John R.W. Stott (1921-2011)
During the mid-’90s a campus-wide employee notice landed in the in-box on my desk at Wheaton College: the speaker at the upcoming “Brown Bag Lunch” on the 4th floor of the Billy Graham Center would be none other than John R.W. Stott. This is one of the perqs of studying or working at Wheaton: it serves as a major hub in the itineraries of outstanding evangelical speakers.
I can listen to John Stott speak as I eat my lunch? You don’t have to tell me twice!
When the day arrived I made sure to get there early to secure my spot. As Stott entered the room he was accompanied by representatives from a local seminary—one at which I had also once worked and which I knew had significant theological differences with Stott—and yet they were all smiles. They later told me how delighted they were by the appearance he put in at their school that morning, and I was instantly reminded that here was a man who was not only uncompromising in his theology but ecumenical in the best sense of that term.
In 2005, John Robert Walmsley Stott made TIME magazine’s “TIME 100″ list for that year, under the category of “Heroes & Icons.” The author of Stott’s profile for that list wrote, “I can’t think of anyone who has been more effective in introducing so many people to a biblical world view.” Those words came from Billy Graham, who did not make the list that year.
It would be exceedingly difficult to write an obituary of Stott, who died on July 27, 2011, that even remotely does justice to either the length of his ministry, the depth of his love for Christ’s church, the breadth of his scholarship, the importance of his literary output, or the extent of his influence on evangelical Christianity in the second half of the 20th century. He has made lasting contributions to evangelism, theology, and cooperation among evangelical denominations worldwide. To even begin to summarize Stott’s myriad of accomplishments would be a daunting task.
Fortunately, there have been people who for some time now have been preparing for the nonagenarian Stott’s inevitable home-going. Whether you’ve never heard of John Stott before, have only recently begun reading his wonderful books, or are a longtime fan, I can do no better than to present you with some of the most thoughtful eulogies to be found online:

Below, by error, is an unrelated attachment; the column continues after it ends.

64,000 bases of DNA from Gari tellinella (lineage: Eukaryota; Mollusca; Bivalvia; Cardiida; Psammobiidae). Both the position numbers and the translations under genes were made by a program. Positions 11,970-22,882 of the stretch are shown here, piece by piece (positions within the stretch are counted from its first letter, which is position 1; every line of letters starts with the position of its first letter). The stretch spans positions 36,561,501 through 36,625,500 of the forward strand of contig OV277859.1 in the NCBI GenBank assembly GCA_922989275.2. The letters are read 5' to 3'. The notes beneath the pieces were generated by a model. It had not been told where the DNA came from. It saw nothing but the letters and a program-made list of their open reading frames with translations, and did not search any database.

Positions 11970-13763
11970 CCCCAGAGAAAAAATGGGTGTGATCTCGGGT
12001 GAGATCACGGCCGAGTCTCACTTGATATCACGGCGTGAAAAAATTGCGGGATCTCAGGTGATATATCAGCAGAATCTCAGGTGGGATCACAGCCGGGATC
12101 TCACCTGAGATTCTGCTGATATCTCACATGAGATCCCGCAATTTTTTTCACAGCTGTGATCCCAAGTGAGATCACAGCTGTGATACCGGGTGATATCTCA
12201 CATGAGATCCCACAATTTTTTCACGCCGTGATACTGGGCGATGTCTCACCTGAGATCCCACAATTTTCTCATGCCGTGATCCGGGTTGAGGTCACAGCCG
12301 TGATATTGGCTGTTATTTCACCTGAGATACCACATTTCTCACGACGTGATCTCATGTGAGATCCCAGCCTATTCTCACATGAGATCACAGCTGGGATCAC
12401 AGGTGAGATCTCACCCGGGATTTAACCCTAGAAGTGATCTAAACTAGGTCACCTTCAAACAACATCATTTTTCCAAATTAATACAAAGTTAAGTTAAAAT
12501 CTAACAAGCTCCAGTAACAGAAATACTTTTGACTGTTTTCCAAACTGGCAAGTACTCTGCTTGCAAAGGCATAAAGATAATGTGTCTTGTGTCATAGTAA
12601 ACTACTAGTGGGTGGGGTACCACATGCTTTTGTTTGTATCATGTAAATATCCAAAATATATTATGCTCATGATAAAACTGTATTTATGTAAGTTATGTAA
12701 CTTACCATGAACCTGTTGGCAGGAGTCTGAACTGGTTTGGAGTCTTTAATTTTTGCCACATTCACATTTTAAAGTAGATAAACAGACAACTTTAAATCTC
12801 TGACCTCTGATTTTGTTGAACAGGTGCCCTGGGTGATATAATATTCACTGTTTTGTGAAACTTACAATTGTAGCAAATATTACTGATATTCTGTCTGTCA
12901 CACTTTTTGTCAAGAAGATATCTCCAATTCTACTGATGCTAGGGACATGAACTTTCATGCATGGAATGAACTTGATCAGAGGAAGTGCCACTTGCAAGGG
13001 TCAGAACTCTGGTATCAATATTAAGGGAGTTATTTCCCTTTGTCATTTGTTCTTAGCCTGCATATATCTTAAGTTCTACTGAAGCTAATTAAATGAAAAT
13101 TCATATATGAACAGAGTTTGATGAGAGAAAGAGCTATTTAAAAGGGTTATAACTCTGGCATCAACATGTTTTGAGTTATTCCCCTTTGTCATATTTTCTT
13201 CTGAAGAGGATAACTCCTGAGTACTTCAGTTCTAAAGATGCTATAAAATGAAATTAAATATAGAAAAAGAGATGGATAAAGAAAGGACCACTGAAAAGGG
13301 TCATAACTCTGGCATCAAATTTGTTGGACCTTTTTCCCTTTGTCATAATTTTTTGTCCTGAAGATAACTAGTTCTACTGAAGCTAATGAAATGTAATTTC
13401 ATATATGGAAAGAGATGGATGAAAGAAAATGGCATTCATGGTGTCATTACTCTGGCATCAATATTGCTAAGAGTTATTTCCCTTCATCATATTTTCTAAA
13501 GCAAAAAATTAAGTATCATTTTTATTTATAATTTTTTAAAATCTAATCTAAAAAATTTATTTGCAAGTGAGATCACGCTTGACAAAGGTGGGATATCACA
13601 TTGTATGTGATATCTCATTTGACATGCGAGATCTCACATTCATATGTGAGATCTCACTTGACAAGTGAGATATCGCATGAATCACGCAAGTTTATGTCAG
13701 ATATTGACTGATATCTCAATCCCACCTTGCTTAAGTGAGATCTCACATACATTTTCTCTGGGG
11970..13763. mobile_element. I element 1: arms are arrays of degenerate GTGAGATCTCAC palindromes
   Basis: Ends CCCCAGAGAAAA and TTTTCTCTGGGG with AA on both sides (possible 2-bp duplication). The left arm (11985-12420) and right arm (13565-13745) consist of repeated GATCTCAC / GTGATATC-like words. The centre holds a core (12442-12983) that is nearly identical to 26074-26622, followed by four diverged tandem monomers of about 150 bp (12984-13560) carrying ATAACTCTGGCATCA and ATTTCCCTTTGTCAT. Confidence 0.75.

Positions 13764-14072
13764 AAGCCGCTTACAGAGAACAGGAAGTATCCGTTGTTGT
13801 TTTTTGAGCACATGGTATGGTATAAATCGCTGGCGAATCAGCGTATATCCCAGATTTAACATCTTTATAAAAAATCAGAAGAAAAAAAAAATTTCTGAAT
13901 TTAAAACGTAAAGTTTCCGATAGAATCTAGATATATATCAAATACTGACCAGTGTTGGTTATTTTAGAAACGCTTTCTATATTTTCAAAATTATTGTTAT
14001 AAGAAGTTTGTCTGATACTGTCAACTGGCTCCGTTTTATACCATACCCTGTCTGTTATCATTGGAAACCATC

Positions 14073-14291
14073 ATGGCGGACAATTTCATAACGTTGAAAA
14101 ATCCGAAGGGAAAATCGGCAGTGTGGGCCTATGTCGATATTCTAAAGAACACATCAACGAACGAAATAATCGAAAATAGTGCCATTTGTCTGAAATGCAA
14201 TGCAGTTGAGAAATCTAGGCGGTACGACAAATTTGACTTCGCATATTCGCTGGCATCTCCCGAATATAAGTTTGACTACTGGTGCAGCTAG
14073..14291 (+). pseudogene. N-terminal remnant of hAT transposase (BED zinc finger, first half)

- Not to be missed is Justin Taylor’s tribute to Stott on his Between Two Worlds blog at the Gospel Coalition web site. (July 27, 2011. It is probably no coincidence that Taylor’s blog is the namesake of one of Stott’s many influential books, Between Two Worlds: The Challenge of Preaching Today.)
- Tim Stafford, vice-chair of the board of John Stott Ministries, published his obituary for Stott on Christianity Today’s web site. (July 27, 2011.)
- The unattributed obit in The Telegraph (UK), “The Rev John Stott,” candidly informs us that “Stott was never prepared to compromise on the priority of Biblical revelation, and it was this unwillingness that stood in the way of his appointment to an English bishopric.” By the time it dawned on Archbishop of Canterbury Robert Runcie that Stott was more than worthy of a bishopric (in 1985), it had also dawned on Stott that the boundaries of his ministry extended so far beyond the Anglican communion that accepting the position would be to sacrifice his calling. He asked Runcie to excuse him from consideration. (July 28, 2011)
- David Turner of the Manchester Guardian reminds us that Stott was “a renaissance man with a reformation theology” in his article titled, “The Rev John Stott obituary. Influential evangelist and founder of the Langham Partnership.” (July 28, 2011)
- Randall Balmer declares Stott “the closest evangelicalism has ever come to a theological rock star.” Frankly, I think at least one of Stott’s fellow Anglicans would also qualify. Nevertheless, Balmer’s appreciative essay, “We Shall Not Stop at Evangelism: Remembering Evangelical John R. W. Stott,” at (of all places!) Religion Dispatches is worth a read. (July 28, 2011).
- Nicholas Kristof’s “Evangelicals Without Blowhards” obit in the New York Times, while eventually expressing respect for evangelicals “who truly live their faith,” suffers from a glaucomic contrast between Stott and the bottom-feeders of evangelicalism (such as televangelists). But he makes some good points and is worth reading for obtaining one secularist’s perspective (“I’m not particularly religious myself,” writes Kristof). (July 30, 2011.)
I disagreed with various points in Stott’s theology, but they’re not worth mentioning here. I agreed with him on so much that is essential. Suffice it to say that you can count the purchase of any book written by John Stott as money well spent—exceedingly well spent.
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